In the present study, powder form of Ca(OH)2 was mixed with distilled water because fluid is needed for disassociation of hydroxyl ion. Sterile water or saline is commonly used as carrier in clinical situations. Oil-based preparation of Ca(OH)2 is more difficult to remove than Ca(OH)2 powder mixed with saline.[6] The latter tends to release higher amount of hydroxyl ions within a short span of time whereas former although effective for a longer duration tends to release lower concentration of hydroxyl ions,[6] leading to diminished clinical effectiveness.

In our study, HERO Shaper was found to be most effective in removal of Ca(OH)2 whereas K file was least effective. Fariniuk et al. also found HERO Shaper system to possess better ability for removal of filling material as compared to Manual Hand file.[13] Musale and Mujawar also found rotary files to possess better ability to clean canal and reduce instrumentation time.[14] Koçak et al. so concluded that rotary files are more effective in removal of medicament than Hand file.[15] Böttcher et al. also concluded that Hand files are not able to completely remove Ca(OH)2.[16]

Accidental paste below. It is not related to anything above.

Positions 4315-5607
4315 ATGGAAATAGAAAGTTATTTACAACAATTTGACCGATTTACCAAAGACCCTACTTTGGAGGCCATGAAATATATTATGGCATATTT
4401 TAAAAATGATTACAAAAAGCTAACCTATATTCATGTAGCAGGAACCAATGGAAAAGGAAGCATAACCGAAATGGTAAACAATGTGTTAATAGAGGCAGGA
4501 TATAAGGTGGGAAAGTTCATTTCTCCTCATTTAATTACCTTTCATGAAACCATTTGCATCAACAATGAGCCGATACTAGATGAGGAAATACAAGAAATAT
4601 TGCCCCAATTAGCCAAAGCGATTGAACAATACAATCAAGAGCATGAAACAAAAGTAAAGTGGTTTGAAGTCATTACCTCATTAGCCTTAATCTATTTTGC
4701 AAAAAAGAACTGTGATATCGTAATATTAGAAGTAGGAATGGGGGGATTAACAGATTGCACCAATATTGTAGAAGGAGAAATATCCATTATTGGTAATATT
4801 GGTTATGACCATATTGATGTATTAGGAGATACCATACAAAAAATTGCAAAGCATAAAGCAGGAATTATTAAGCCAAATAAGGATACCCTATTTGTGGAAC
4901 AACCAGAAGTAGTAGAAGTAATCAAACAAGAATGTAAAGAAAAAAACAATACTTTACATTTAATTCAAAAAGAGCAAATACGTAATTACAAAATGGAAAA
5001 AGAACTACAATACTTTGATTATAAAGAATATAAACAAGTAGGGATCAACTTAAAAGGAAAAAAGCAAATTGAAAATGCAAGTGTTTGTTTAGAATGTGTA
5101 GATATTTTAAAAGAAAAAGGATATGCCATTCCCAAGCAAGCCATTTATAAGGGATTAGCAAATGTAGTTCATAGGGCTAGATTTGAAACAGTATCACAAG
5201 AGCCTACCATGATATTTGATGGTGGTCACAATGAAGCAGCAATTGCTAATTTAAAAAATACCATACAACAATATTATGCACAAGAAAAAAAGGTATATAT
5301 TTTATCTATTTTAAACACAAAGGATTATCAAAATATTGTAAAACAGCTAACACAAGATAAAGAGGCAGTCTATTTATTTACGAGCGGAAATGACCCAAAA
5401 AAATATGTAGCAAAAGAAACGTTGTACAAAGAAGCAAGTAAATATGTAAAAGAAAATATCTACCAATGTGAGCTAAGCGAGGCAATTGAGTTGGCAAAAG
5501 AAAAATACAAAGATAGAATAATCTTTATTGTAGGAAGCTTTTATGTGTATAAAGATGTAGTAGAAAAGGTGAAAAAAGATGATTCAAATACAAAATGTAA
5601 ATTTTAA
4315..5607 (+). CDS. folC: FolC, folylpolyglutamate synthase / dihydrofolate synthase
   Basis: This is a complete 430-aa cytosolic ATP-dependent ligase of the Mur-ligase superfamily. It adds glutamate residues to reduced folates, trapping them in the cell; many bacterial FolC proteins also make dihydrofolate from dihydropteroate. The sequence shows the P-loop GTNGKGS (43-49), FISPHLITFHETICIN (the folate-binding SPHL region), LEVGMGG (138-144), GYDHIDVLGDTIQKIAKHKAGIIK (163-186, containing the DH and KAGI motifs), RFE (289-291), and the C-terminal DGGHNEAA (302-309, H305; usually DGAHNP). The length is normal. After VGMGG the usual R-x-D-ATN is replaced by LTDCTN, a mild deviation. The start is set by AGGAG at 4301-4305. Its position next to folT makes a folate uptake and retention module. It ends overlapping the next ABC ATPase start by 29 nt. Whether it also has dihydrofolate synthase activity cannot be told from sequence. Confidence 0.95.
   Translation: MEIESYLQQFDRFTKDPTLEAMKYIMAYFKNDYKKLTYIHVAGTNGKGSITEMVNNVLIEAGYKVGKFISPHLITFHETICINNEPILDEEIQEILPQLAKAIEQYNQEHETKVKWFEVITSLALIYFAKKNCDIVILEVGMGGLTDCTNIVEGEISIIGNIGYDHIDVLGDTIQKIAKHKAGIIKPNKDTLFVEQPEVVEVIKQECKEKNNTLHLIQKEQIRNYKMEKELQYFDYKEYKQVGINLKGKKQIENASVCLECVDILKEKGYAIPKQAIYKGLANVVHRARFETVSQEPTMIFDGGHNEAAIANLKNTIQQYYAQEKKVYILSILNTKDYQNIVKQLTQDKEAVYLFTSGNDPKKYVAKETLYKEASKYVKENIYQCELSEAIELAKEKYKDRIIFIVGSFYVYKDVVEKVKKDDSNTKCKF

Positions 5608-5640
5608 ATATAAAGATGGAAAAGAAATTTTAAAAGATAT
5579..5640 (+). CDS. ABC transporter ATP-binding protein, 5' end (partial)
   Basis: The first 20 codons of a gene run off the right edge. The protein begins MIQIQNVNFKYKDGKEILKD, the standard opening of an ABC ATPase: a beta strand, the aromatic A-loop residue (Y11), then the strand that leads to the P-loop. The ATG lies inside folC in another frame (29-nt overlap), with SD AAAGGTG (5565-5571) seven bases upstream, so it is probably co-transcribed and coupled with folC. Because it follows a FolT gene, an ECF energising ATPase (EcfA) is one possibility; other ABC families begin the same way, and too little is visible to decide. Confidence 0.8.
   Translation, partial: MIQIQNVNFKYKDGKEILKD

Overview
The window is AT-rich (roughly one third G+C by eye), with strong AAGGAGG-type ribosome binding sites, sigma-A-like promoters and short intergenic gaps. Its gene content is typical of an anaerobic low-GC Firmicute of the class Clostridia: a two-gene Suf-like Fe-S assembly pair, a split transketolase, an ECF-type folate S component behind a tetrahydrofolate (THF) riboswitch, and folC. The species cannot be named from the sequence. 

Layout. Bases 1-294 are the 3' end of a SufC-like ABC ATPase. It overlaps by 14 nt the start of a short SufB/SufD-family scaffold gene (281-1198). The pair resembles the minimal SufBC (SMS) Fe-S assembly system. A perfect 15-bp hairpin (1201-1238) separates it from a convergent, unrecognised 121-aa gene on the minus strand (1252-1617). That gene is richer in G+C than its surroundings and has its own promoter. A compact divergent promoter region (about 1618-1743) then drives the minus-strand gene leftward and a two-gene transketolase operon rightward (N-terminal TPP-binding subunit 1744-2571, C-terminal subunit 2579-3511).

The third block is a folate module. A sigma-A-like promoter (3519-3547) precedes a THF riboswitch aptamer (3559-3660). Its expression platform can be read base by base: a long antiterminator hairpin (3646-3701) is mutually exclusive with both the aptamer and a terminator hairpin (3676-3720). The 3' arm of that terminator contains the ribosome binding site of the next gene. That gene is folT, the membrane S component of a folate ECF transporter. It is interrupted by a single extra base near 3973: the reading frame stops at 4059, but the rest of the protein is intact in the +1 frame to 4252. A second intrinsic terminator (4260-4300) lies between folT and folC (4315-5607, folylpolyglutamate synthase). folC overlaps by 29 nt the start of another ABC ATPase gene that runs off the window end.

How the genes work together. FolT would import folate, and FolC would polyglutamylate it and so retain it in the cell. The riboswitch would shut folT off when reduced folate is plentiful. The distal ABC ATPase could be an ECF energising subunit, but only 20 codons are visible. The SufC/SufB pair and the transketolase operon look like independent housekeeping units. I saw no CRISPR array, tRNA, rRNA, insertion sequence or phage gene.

The HERO Shaper has triple helix cross-section,[17],[18] constant taper,[19] positive rake angle,[17],[19],[20] noncutting tip,[17] no radial land,[20] variable flute helical angle [20] or increasing helical angle from tip to shank,[21] variable flute pitch,[17],[20] and work at a speed of 300–600 rpm. Positive rake angle cuts dentine effectively.[22],[23],[24] The long pitch prevents the screwing in phenomenon, increases the cutting action, and facilitates the excision and evacuation of dentine chips. This could be a possible reason for better removal of Ca(OH)2 from root canal.[25] However, studies have reported that flute design and cross-section of files are important factors in efficacy of debris and material removal.[1]

One Shape, single file system, which is the evolutionary child of HERO Shapers, is used in continuous rotation.[26],[27] It possess different cross-sections along the active length of the file, which offers an optimal and improved cutting action in the three zones of root canal (a) apical zone represents three cutting edges, (b) middle zone (transition zone) has cross-section that progressively changes from 3 to 2 cutting edges, (c) coronal zone has two cutting edges.[26],[28] One Shape has an asymmetric cross-sectional geometry that generates traveling waves of motion along the active part of the file.[29] The pitch of One Shape is variable which reduces instrument screwing effects.[24]